Due to the complexity of factors influencing collision risk, mitigating bird fatality is not a straightforward task. Mitigation should therefore be a primary research area in the near future. As species-specific factors play an important role in bird collisions, specialists should ideally strive to develop guidance on species-specific mitigation methods, which are still flexible enough to be adaptable to the specificities of each site and WF features.
Appropriate siting of WF is still the most effective measure to avoid bird fatalities. Since there are no universal formulas to accomplish this, it is essential to fully validate the methodologies used to predict impacts when planning a new facility and when assessing the environmental impact of a forthcoming project. In this context, comparing prior risk evaluations with the fatalities recorded during an operational phase should be a priority.
In many cases, pre-construction assessments may be sufficient to prevent high bird fatality rates but in others, it will be essential to combine this approach with different minimization techniques.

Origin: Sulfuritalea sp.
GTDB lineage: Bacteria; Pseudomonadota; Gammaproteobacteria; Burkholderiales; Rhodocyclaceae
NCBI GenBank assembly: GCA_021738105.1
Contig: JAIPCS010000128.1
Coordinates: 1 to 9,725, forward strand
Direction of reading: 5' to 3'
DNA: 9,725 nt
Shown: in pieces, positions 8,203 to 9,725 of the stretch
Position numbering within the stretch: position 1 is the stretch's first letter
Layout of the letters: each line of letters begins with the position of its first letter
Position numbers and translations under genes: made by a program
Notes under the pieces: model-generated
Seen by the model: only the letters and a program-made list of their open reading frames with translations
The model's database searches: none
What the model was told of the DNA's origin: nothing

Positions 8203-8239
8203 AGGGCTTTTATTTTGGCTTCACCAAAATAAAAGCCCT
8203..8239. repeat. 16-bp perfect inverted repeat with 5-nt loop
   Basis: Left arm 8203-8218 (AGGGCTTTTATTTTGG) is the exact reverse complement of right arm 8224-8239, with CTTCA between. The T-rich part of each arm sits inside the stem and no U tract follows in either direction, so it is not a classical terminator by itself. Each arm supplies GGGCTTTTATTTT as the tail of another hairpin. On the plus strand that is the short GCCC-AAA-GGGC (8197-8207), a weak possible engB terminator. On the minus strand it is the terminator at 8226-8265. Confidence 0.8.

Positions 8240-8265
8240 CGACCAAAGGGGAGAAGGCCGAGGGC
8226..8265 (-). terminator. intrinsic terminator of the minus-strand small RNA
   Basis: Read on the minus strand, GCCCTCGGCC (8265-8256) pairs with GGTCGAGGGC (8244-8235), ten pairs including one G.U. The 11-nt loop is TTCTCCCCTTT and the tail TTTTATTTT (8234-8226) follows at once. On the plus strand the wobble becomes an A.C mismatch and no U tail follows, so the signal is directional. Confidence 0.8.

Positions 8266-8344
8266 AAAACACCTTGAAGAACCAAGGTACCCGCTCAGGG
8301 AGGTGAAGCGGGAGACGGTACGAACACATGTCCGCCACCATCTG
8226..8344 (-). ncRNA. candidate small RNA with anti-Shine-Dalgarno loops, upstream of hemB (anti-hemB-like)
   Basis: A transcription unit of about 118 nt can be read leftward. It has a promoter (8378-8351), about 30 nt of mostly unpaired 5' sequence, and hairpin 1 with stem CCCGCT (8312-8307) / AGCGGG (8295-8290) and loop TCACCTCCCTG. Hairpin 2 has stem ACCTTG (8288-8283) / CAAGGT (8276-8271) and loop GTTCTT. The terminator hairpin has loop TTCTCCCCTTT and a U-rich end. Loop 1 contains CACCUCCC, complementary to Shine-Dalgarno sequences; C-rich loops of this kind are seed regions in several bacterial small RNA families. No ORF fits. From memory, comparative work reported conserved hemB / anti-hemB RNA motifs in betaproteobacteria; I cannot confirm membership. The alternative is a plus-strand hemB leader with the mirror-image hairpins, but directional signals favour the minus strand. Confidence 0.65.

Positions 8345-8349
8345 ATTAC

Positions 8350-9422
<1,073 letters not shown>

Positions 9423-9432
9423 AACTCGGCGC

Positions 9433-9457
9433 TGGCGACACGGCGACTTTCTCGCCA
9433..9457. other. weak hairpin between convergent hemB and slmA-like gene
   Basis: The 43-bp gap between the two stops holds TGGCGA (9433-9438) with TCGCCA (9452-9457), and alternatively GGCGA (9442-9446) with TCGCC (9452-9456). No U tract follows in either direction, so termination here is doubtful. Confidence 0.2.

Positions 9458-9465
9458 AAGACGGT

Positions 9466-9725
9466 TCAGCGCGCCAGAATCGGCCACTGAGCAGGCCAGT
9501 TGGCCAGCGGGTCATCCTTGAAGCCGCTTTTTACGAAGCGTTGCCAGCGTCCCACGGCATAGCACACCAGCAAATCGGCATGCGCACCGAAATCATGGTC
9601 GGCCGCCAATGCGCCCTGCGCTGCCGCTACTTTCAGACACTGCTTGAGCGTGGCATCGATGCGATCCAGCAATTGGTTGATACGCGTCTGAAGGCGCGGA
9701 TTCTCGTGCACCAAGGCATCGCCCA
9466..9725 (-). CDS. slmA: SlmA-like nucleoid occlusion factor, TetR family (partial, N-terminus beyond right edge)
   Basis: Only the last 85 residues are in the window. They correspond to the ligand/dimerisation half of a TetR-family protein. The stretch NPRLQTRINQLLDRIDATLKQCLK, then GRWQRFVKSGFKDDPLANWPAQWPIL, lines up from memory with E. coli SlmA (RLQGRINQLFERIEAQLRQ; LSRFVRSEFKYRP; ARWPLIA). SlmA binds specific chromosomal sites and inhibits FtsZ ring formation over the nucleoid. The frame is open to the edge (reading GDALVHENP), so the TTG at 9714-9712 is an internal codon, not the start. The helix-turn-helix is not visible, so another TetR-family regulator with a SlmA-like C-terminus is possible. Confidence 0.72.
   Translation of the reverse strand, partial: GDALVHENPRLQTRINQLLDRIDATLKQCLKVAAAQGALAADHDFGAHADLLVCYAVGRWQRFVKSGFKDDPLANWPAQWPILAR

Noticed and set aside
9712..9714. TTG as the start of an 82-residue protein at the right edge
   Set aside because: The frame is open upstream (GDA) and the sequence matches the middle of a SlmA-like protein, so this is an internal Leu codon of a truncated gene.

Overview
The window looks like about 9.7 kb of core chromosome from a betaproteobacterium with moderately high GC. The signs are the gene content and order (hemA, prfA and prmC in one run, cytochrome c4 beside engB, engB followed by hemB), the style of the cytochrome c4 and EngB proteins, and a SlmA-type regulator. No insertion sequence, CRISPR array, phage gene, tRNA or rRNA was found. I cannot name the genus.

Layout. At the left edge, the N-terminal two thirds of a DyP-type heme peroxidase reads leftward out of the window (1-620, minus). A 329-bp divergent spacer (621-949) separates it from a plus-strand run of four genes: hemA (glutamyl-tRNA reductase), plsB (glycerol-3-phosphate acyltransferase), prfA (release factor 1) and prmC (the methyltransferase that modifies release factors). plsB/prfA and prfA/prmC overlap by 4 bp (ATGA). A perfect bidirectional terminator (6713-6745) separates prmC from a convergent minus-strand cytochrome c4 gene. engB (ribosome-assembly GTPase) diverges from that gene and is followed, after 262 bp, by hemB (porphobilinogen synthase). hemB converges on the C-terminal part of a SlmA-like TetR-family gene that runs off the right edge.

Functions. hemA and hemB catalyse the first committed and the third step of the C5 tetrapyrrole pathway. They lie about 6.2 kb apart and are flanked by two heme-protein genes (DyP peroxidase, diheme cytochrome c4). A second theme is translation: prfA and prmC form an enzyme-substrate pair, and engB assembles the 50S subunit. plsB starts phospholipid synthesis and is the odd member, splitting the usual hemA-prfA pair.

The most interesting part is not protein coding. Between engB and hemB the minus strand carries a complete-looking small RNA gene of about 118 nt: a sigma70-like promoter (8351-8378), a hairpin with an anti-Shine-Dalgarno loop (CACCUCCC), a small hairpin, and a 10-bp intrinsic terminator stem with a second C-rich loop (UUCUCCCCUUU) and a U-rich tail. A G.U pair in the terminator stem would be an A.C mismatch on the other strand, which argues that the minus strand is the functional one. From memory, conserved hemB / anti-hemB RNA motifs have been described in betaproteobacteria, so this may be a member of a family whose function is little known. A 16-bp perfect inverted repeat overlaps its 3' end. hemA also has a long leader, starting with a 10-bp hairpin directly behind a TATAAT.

Political and public demand for renewable energy may prompt authorities and wind energy developers to implement WF in areas that pose risks to birds. In these cases, minimization techniques are a crucial element for limiting bird fatalities.
In this context, the development of efficient mitigation techniques that establish the best trade-off between bird fatality reduction, losses in energy production and mplementation costs is a high priority. Although turbine shutdown on demand seems to be a promising minimization technique, evidence of its effectiveness in different areas and for different target species is lacking. In addition, research should also focus on other options, as in certain situations less demanding approaches may also achieve positive results.
It is also important to ensure that the monitoring programs apply well designed experimental designs, for example a Before-After-Control Impact (BACI) approach (Anderson et al., 1999; Kunz et al., 2007; Strickland et al., 2011). BACI is assumed to be the best option to identify impacts, providing reliable results. However, some constraints have been identified and there are several assumptions that need to be fulfilled to correctly implement these types of studies (see Strickland et al. (2011) for a review on experimental designs).
Finally, it is important to ensure that monitoring programs are implemented and that they provide robust and comprehensive results. Also, monitoring programs results, both on bird fatalities and the effectiveness of the implemented mitigation measures, should be published and accessible, which is not always the case (Subramanian, 2012) Sharing this knowledge will facilitate the improvement of the mitigation hierarchy and the development of WF with lower collision risks.